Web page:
Last year, I went to DEF CON, the world’s largest hacker conference, intending to steep myself in the hacker culture of my new company, Lookout. As the VP of HR, it seemed important to really get into the minds and hearts of our potential new hires and really live the hacker life for some period of time. So I was on my way to Vegas, and a world beyond my own.
July 18, 2012
It’s very simple to download and set up Lookout for Android. If you’re a loyal Lookout user, consider yourself an expert in this area, so please share this with some less-informed friends.
If you’re a new user or have thought about downloading Lookout, let us show you just how easy it is to get started for free!
July 16, 2012
What does it take to reverse Android apps? More than 40 Bay Area app developers and security professionals now know Lookout’s answer. Last week, the Lookout security team and I led a hands-on workshop at Lookout HQ on reversing Android apps for the San Francisco Mobile Security and Privacy Meetup.
“Reversing” (or reverse engineering) an Android app involves taking the app apart to figure out how its code works. Reversing is an important part of determining whether an app has appropriate privacy and security controls, and whether it’s malware. I know some app developers may think of reversing as a bit of voodoo black magic, so we were excited to share Lookout’s approach and the basic goals, techniques and tools involved.
After a quick tutorial, we challenged the attendees to figure out a secret code embedded in a sample app. The two winners were rewarded with passes to this year’s DEFCON 20 Ninja Party.
Check out some pictures of all the fun we had:
Everyone came with their laptops, ready to reverse some Android apps!
July 12, 2012
Today, the Samsung Galaxy S III is available from all four major U.S. carriers (Verizon, Sprint, ATT and T-Mobile). Powered by Android 4.0 (nicknamed Ice Cream Sandwich), “GS3” is poised to give Apple’s iPhone a run for its money. While both smartphones share many of the same basic features and the same basic sensors, GS3 has a larger screen size, more wireless connectivity options, and more carriers to choose from. It’s also a big deal that Galaxy S3 is the first Android smartphone to have same brand name across all carriers (as opposed to Galaxy S2 Epic 4G Touch).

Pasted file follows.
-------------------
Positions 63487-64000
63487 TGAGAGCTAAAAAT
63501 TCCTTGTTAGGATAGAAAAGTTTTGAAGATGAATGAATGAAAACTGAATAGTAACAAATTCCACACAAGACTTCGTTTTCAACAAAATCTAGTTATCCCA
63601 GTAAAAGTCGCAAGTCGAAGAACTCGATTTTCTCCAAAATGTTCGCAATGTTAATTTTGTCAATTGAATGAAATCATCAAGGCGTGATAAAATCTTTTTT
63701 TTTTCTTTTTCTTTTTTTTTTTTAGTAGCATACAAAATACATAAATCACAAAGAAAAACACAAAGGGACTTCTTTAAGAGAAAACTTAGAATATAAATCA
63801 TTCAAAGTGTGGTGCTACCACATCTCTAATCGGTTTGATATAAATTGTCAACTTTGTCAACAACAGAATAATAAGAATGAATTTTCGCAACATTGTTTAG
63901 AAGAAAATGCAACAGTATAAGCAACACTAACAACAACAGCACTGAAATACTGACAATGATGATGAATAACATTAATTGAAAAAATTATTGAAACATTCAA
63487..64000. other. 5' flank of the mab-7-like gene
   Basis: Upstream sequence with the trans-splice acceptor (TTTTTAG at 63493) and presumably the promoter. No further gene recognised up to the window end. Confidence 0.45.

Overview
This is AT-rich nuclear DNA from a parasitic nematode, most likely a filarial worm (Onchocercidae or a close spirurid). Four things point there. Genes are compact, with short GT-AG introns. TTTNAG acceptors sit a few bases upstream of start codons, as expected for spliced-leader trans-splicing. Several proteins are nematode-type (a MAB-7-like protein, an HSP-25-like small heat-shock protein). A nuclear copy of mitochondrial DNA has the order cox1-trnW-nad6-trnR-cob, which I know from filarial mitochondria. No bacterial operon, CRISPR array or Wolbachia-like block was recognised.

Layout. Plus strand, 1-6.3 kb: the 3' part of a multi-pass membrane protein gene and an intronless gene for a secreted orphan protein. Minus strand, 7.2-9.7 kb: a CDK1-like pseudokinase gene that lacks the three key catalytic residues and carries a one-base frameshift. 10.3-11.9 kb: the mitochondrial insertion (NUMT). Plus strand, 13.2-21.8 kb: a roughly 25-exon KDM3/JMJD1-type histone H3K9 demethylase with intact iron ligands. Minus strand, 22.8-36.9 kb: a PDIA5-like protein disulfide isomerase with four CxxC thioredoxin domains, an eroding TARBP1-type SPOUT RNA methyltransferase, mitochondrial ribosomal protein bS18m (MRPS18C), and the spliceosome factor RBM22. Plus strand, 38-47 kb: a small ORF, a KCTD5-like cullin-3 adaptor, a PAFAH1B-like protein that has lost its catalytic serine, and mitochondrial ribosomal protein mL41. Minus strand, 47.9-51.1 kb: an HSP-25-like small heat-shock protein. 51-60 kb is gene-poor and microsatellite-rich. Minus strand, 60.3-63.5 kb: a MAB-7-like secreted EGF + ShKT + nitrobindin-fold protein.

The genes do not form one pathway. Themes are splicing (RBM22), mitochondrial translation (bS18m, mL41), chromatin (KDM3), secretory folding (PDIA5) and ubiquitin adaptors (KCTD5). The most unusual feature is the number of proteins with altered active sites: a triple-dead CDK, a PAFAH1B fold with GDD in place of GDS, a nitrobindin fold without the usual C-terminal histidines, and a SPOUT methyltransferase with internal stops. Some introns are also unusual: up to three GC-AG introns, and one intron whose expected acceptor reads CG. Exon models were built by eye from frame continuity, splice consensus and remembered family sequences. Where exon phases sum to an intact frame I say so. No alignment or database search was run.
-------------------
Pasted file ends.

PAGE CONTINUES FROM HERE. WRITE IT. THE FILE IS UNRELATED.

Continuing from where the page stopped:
It seems like every new handset wants to be the “iPhone killer,” but the GS3 really could have a fighting chance. Samsung has rounded the corner in its race against Apple—literally. Every line of the GS3, except for its scratch-proof Gorilla Glass coating, is curved or tapered. It also wins the “you can never be too rich or too thin” contest. Remember when the iPhone 4 won bragging rights over Galaxy S II as the thinnest smartphone on the market? Well, the GS3 is just .34 inches thick (the iPhone is .36 inches thick). It’s also lighter at just over 4 ounces while boasting an impressive 4.8 inch HD Super AMOLED display. That’s 37% bigger than the iPhone’s 3.5 inch display.
Here’s some of the features we’re excited to try:
July 12, 2012
Privacy is a big deal on the desktop. Need evidence? Google’s expected settlement for sidestepping user privacy settings in Apple’s Safari browser. Now the heat is on for privacy in mobile, too. The first meeting in President Obama’s “Privacy Bill of Rights Meetings” series kicks off this week, and the topic is mobile privacy and user transparency.
According to the National Telecommunications and Information Administration (NTIA), the taskforce behind the meeting, mobile privacy is a big deal and these devices “pose direct privacy challenges,” including disclosing privacy information on a small display.
At Lookout, we’re glad to see D.C. pay attention to mobile privacy. Protecting individuals and their mobiles devices requires more than malware and missing device protection, it also requires strong privacy controls.